Like citing the 1911 version of Brittanica is the same as citing the current version.
A strawman argument.
One based on false assumptions. Assumptions that established organizations don’t have biases, aren’t infallible, and that knowledge doesn’t change.
As you know, all three are false.
Should a publishing organization be a trusted source simply because they’ve published for a century? The National Enquirer is almost there.
I’ve written before about my issues with newspaper organizations before, and it comes down to trust.
I don’t trust newspaper organizations to regularly publish information relevant to me, while there are great number of websites I do trust.
Part of this comes down to frequency of publication. There are blogs1 that publish when there’s nothing (or nothing more) to say and I have the same issue with them.
The other part is find-ability, share-ability. Both of which are tough in online or hardcopy versions of papers (also in a number of blogs as well).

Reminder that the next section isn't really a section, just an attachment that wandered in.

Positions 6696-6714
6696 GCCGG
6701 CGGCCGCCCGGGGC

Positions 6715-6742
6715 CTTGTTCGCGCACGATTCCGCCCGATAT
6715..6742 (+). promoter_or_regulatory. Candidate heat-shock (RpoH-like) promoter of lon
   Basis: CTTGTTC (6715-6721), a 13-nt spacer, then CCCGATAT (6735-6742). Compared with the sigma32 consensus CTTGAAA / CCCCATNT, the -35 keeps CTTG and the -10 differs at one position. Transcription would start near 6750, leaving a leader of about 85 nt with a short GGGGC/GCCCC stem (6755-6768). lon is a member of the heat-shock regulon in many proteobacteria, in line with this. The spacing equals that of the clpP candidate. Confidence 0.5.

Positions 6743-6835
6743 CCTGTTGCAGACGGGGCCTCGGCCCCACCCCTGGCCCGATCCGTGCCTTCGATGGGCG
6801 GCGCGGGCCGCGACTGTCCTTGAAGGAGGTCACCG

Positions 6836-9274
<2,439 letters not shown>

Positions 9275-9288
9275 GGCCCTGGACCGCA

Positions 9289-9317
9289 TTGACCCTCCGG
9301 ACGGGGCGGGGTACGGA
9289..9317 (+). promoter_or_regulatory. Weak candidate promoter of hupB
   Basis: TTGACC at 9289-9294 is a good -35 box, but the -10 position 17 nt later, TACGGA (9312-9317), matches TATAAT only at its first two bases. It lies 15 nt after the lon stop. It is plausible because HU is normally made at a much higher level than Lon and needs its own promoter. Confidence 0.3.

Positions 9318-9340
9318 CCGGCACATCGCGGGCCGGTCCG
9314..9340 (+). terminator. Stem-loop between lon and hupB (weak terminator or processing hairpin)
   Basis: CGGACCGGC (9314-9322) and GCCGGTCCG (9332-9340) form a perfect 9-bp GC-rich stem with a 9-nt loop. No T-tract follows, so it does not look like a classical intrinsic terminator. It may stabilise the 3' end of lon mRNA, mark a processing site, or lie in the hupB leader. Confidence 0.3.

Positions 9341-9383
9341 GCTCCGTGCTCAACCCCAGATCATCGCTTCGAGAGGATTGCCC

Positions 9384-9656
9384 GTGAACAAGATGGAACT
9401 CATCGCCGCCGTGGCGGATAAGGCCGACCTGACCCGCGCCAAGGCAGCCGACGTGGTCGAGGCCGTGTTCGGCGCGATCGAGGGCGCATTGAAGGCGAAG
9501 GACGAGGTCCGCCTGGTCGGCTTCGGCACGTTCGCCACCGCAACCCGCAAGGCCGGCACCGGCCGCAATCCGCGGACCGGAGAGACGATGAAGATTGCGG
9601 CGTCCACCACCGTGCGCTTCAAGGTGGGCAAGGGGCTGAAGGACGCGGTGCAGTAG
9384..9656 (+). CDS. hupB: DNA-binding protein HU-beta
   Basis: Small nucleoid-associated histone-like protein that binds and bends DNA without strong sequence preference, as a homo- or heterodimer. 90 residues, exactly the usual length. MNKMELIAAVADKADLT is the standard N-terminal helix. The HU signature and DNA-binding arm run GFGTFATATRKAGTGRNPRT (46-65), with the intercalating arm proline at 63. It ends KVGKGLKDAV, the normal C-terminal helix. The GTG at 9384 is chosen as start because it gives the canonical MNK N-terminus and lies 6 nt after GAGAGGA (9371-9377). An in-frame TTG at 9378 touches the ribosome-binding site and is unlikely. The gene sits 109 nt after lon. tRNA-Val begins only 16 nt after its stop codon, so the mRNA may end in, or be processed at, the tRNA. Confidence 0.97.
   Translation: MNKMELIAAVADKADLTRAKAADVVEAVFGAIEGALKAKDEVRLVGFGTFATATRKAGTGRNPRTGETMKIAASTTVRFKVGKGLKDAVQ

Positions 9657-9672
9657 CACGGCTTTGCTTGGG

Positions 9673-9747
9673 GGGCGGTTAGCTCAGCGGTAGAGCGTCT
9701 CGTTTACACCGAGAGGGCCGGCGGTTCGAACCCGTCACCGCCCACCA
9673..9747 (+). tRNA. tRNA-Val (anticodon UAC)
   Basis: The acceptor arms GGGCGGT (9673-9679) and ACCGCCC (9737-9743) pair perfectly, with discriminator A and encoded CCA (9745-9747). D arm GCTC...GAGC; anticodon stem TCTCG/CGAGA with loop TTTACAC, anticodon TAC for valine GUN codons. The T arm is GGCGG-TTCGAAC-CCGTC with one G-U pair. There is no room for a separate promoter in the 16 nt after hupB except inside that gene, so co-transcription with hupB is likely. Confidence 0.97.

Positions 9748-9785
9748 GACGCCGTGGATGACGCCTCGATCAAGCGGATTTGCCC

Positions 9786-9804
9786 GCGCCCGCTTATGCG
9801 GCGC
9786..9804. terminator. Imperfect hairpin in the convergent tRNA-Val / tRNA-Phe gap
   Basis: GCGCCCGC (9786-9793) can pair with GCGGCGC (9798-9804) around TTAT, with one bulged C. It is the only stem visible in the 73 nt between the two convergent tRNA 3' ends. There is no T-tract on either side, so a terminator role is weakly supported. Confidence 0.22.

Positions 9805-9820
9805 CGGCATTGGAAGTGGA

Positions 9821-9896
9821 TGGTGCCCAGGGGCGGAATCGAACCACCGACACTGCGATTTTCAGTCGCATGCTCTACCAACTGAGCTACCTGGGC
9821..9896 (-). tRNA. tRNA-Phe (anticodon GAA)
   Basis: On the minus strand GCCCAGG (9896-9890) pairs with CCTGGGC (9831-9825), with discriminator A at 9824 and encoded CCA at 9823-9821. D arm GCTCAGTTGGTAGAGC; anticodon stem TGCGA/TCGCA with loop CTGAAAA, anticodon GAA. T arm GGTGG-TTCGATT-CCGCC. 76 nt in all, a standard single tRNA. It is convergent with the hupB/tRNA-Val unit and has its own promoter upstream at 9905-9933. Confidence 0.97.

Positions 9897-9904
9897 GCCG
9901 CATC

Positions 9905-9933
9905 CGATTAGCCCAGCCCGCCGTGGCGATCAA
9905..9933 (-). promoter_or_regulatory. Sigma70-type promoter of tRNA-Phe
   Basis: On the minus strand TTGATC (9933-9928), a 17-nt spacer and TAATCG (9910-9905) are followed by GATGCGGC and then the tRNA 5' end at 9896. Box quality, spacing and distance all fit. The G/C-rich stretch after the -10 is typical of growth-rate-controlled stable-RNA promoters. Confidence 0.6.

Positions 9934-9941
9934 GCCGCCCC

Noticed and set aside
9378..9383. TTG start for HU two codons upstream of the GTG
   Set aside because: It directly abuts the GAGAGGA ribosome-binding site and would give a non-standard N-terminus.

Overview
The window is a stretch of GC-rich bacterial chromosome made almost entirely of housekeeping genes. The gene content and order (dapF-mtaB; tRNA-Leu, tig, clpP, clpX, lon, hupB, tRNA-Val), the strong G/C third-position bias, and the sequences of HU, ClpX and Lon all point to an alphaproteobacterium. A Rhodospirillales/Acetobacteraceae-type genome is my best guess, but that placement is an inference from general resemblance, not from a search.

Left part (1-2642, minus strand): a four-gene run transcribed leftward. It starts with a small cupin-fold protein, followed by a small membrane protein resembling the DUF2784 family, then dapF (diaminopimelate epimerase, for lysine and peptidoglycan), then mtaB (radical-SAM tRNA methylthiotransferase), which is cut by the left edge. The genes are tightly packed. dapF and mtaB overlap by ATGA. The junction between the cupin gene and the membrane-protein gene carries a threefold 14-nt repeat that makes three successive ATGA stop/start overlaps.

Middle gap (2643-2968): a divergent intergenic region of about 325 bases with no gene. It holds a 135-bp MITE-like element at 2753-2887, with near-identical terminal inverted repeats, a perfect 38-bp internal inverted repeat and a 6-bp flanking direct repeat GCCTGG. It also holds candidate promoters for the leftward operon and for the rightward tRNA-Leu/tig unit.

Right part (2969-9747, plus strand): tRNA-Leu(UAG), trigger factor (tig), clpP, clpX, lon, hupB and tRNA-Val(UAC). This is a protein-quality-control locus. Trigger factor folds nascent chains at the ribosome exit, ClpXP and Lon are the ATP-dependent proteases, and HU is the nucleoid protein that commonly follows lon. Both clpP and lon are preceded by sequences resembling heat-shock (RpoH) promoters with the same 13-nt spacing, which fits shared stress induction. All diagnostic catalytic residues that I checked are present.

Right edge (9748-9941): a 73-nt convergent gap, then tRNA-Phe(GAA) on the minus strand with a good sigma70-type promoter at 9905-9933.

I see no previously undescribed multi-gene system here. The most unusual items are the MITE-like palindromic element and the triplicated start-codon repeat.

All of this factors into trusti-ness of a source, not just age.
Perhaps this is me growing weary of ‘journalism‘ framed as Something Special People Do rather than something we all do (or at least can do).
Frankly, in a world of instant publishing, I trust a mass of crazy people working for free much more than organization with a well designed masthead.
Sheldon’s entire list is spot on.
1. Techcrunch, ReadWriteWeb, TechDirt immediately come to mind.